Why Can't Asian Applicants Omit the Race Questions?

<p>Everyone seems to be upset that Asians are given the short end of the stick, but why can't all Asian applicants choose to omit that part of the demographics section? The CommonApp says</p>

<p>"The following items are optional. No information you provide will be used in a discriminatory manner."</p>

<p>Unless you were born in Asia (you have to indicate your place of birth), how will colleges know of your background? </p>

<p>Is there something I'm missing?
And also, what is the point of reporting your grades, class rank, and test scores on the CommonApp? Do colleges even look at this part?</p>

<p>If asians dont check the race box, colleges will think we are trying to hide something. They will judge on the basis of our names. So theyd know anyway</p>

<p>Asians can omit the race question, as can anyone else.</p>

<p>Colleges are expressly prohibited from trying to infer an applicant's race if he or she has chosen not to report it. Race is reported for statistical purposes and plays no part in the admission process if you don't report it. The above poster's claim is factually incorrect. If you declined to report your race and have reason to suspect your name and/or extracurricular activities (Asian American Club, Black History Month, etc.) were used to deduce your race in the admission process, you can and should sue.</p>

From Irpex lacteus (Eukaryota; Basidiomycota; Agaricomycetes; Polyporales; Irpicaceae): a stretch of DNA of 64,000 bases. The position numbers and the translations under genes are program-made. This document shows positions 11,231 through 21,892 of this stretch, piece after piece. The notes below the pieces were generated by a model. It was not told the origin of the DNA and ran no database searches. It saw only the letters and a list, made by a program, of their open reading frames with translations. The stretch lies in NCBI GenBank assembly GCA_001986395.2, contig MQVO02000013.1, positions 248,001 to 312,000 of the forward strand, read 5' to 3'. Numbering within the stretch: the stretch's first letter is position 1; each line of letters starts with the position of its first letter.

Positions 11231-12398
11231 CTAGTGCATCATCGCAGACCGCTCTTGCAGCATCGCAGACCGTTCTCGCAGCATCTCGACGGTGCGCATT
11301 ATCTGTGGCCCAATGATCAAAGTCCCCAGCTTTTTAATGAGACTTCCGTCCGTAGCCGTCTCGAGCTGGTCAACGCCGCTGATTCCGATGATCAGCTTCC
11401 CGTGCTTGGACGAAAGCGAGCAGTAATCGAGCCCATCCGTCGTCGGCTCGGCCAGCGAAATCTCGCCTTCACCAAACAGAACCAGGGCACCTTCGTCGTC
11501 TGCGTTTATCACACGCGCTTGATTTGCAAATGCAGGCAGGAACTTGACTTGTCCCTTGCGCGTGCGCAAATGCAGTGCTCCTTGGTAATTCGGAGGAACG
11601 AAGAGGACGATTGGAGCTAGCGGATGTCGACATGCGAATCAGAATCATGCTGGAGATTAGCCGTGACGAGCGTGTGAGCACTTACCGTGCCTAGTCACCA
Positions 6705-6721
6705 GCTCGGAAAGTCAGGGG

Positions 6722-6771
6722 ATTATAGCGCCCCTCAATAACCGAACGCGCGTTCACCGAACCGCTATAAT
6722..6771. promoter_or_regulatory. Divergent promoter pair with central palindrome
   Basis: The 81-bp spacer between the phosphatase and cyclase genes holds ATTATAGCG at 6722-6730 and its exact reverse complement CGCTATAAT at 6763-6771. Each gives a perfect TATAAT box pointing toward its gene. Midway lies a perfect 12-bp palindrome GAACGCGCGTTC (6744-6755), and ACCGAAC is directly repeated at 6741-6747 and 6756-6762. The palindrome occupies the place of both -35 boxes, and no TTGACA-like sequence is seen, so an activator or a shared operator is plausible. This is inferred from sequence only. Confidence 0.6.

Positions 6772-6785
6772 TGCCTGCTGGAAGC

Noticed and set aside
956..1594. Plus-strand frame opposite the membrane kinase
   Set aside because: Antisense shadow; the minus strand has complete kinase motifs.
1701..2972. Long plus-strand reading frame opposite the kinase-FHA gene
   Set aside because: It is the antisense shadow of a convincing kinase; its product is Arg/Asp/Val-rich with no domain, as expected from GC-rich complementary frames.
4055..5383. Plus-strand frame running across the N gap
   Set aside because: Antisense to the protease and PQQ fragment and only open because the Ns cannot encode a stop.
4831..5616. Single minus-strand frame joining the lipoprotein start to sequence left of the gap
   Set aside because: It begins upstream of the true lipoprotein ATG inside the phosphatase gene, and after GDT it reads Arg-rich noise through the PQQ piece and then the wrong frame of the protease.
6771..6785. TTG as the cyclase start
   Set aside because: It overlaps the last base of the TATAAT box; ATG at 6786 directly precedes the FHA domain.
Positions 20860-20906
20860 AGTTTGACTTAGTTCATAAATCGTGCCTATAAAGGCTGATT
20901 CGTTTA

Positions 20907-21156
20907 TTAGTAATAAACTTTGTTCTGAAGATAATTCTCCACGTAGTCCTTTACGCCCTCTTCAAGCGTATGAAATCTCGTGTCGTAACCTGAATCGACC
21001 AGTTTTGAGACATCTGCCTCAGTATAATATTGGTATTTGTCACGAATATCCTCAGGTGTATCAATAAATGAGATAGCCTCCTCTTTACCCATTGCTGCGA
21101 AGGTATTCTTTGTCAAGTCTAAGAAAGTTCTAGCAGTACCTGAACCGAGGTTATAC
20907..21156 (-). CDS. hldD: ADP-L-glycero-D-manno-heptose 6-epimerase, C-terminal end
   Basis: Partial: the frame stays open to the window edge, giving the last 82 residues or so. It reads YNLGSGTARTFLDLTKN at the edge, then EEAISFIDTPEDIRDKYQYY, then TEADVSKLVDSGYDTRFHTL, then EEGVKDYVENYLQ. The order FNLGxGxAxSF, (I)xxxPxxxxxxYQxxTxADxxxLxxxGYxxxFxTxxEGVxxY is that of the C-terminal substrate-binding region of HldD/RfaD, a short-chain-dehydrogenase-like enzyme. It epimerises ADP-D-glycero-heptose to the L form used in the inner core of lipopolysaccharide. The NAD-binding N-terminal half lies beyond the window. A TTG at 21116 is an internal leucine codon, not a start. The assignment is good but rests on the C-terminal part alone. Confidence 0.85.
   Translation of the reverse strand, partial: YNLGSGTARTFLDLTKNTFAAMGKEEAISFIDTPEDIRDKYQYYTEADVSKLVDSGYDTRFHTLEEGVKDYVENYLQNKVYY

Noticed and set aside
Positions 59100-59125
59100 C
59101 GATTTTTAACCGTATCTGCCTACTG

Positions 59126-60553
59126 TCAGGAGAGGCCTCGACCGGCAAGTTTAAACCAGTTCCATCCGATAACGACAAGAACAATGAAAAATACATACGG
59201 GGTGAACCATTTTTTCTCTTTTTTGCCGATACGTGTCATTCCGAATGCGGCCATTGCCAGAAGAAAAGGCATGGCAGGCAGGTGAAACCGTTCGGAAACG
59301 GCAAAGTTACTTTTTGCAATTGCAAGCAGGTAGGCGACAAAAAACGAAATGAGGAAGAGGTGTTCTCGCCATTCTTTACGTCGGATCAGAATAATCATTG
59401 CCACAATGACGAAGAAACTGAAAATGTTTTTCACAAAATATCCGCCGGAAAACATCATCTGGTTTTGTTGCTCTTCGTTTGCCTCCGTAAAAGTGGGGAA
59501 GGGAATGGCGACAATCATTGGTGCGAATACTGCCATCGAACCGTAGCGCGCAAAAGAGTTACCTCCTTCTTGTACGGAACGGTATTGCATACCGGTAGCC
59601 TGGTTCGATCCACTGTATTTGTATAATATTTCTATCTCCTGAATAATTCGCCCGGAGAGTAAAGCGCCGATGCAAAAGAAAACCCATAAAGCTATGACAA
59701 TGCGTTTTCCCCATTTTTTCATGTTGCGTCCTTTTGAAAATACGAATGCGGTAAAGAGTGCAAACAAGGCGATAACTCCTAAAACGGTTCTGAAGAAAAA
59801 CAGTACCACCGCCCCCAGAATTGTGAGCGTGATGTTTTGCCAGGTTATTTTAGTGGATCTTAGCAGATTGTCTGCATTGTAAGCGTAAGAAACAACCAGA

<p>Well colleges aren't SUPPOSED to discriminate applicants even if you do report it though are they? I don't see how indicating you're an asian would be different from colleges finding out about it in some other way. </p>

<p>to OP: my last name, my place of birth and my first/native language are all blatantly Asian. I did indicate my race on commonapp but I'm pretty sure it was obvious from other parts of the application.</p>

<p>Who told you that adcoms cant infer? Of course they cant and you'll have no evidence whether they do.</p>

<p>
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Well colleges aren't SUPPOSED to discriminate applicants even if you do report it though are they? I don't see how indicating you're an asian would be different from colleges finding out about it in some other way.

[/quote]
</p>

<p>Incorrect. If a school's Common Data Set lists ethnicity as a factor that is 'considered' (or even 'important') in admissions, then that school has the right to consider your race in admissions. Which often translates to higher admission standards for Asians because of the loose racial quotas said school is likely to have (which is not the same as discriminating against them).</p>

<p>If you don't report your race, then that school cannot consider your race in admissions. If it tries to do it anyway, it is liable to charges.</p>

<p>When you see a table of a school's student body broken down into ethnic groups, that table uses self-reported data. It doesn't include people who chose not to report their race, regardless of whether they're called Hikaru or John.</p>